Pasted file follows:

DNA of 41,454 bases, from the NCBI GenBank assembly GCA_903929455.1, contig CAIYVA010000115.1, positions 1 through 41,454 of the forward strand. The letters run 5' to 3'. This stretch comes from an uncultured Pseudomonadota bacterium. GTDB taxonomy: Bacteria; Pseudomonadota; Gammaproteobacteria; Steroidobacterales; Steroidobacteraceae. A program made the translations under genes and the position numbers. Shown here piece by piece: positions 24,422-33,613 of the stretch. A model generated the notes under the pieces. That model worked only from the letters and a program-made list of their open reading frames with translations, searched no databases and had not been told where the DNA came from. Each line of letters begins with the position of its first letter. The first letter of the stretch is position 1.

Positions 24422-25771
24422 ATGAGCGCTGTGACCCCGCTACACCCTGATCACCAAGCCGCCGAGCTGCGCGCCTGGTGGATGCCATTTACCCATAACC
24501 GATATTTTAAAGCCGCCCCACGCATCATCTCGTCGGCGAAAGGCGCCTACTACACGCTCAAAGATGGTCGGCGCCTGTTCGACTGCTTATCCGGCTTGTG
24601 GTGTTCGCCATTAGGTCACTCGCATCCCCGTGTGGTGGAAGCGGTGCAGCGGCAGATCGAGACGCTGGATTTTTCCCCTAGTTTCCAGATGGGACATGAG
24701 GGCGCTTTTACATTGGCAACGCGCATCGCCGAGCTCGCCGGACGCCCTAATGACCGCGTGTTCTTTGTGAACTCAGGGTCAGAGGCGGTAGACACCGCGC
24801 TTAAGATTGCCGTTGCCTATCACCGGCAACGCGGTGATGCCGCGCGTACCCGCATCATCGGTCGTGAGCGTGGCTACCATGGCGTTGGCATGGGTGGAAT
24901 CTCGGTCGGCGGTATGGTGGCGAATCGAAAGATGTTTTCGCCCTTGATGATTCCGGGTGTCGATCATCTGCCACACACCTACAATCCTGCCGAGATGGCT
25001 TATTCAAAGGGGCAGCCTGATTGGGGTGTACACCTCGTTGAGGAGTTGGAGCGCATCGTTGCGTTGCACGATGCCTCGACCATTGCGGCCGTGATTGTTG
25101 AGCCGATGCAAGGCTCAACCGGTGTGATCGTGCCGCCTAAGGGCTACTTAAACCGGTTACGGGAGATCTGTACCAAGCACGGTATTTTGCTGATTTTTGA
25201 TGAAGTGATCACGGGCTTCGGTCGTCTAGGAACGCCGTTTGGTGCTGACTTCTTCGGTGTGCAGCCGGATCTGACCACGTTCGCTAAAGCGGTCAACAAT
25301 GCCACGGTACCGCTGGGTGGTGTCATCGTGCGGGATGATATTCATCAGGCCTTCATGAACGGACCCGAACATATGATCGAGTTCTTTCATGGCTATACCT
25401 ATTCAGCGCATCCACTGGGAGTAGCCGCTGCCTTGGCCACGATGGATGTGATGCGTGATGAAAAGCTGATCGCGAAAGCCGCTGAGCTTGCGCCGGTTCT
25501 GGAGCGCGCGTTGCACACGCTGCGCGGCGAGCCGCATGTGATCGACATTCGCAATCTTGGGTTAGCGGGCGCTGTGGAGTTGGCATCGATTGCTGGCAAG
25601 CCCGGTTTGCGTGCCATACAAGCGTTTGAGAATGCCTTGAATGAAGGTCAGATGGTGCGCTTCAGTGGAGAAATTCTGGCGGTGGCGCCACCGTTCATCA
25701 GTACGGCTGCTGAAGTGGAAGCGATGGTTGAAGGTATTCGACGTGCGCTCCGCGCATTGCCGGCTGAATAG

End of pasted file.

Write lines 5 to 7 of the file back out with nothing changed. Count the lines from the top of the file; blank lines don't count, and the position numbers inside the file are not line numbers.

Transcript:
24601 GTGTTCGCCATTAGGTCACTCGCATCCCCGTGTGGTGGAAGCGGTGCAGCGGCAGATCGAGACGCTGGATTTTTCCCCTAGTTTCCAGATGGGACATGAG
24701 GGCGCTTTTACATTGGCAACGCGCATCGCCGAGCTCGCCGGACGCCCTAATGACCGCGTGTTCTTTGTGAACTCAGGGTCAGAGGCGGTAGACACCGCGC
24801 TTAAGATTGCCGTTGCCTATCACCGGCAACGCGGTGATGCCGCGCGTACCCGCATCATCGGTCGTGAGCGTGGCTACCATGGCGTTGGCATGGGTGGAAT